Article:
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  6. At grocery stores I try to avoid the lines with little old ladies in them. It takes them forever to do anything and they are rarely prepared to keep the line moving. So, I could feel your frustration with the lady that didn't do her homework before going to the post office.

    As for the nice gentleman...Wow, is right. You just don't see that happening much anymore.

    Will await your post giving this good deed back to someone else.

    Have a terrific day Linda. Big hug. :)

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  7. Well done, Mr. Philanthropist! I am a good deed-doer, too. It makes me feel real good, so it's a win-win.

    Jaime got the package... Right?

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  8. If he had been a real gentleman, he would have slapped the snot out of the woman in front of you. That postal clerk should have done what I've seen them do here, which is send the woman away to get things right before they even try to help. An even better idea is to have a line just for passport issues, because people hardly ever get the paperwork right the first time. Again, I'm speaking from experience here.

    My curmudgeonly personality is showing again, isn't it?

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  9. It warms the cockles of your heart doesn't it? :)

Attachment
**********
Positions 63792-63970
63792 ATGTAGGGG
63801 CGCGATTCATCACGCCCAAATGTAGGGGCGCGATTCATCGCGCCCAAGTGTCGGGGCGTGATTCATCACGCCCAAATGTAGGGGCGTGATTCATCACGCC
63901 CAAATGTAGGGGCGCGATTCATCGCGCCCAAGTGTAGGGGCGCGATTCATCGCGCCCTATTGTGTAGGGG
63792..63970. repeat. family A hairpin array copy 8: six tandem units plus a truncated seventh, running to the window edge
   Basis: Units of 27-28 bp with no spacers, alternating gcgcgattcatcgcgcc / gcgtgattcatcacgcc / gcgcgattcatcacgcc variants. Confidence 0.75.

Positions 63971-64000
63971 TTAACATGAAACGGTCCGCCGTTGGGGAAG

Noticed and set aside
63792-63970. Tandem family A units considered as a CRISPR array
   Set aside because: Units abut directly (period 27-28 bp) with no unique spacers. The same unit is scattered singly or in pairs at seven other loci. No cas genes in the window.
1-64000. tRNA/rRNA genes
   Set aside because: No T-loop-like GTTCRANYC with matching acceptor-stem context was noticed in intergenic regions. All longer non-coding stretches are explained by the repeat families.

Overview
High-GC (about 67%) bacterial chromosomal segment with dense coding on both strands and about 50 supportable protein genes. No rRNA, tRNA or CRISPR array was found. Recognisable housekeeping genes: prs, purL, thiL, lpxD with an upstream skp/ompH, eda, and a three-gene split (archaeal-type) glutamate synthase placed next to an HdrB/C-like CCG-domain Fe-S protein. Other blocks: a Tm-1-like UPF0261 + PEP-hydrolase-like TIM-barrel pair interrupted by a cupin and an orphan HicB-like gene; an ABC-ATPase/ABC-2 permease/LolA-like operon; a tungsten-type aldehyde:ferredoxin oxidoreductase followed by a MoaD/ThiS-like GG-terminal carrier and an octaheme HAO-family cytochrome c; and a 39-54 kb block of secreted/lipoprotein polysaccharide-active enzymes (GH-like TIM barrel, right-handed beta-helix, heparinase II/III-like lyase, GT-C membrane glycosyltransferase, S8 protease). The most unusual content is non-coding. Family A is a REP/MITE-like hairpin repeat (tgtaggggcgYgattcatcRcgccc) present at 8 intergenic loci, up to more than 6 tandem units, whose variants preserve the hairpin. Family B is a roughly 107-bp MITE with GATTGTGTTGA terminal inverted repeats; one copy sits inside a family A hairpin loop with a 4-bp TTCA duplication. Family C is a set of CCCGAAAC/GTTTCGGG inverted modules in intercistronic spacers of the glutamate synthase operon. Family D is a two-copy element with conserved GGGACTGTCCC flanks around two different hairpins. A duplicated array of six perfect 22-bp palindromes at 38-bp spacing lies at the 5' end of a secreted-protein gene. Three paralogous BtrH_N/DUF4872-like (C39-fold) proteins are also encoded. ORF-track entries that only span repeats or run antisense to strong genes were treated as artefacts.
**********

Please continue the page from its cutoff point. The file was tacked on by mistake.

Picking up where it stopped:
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  10. I too am leary of the kindness of strangers. There are so many horror stories that everyone hears about. It's the stories like yours that we need to focus on... we need to believe again.

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  11. That was really nice of him. Let us know how you manage to pay it forward for him.

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  12. I do think there are many really good hearted people out there....I am glad one was behind you at the post office.

    how cool that he had the inclination...and how way cool he didn't feel inhibited in offering!

    this post was great!

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  13. What a wonderful and heart-warming post, Duchess Linda.
    I could relate to that momentary tug inside telling you not to give something important and needed to a stranger. But you had faith
    that he was for real.

    He was your angel that day.

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  14. I love it when things like that happen. Well done that man - and well done you for having faith in him!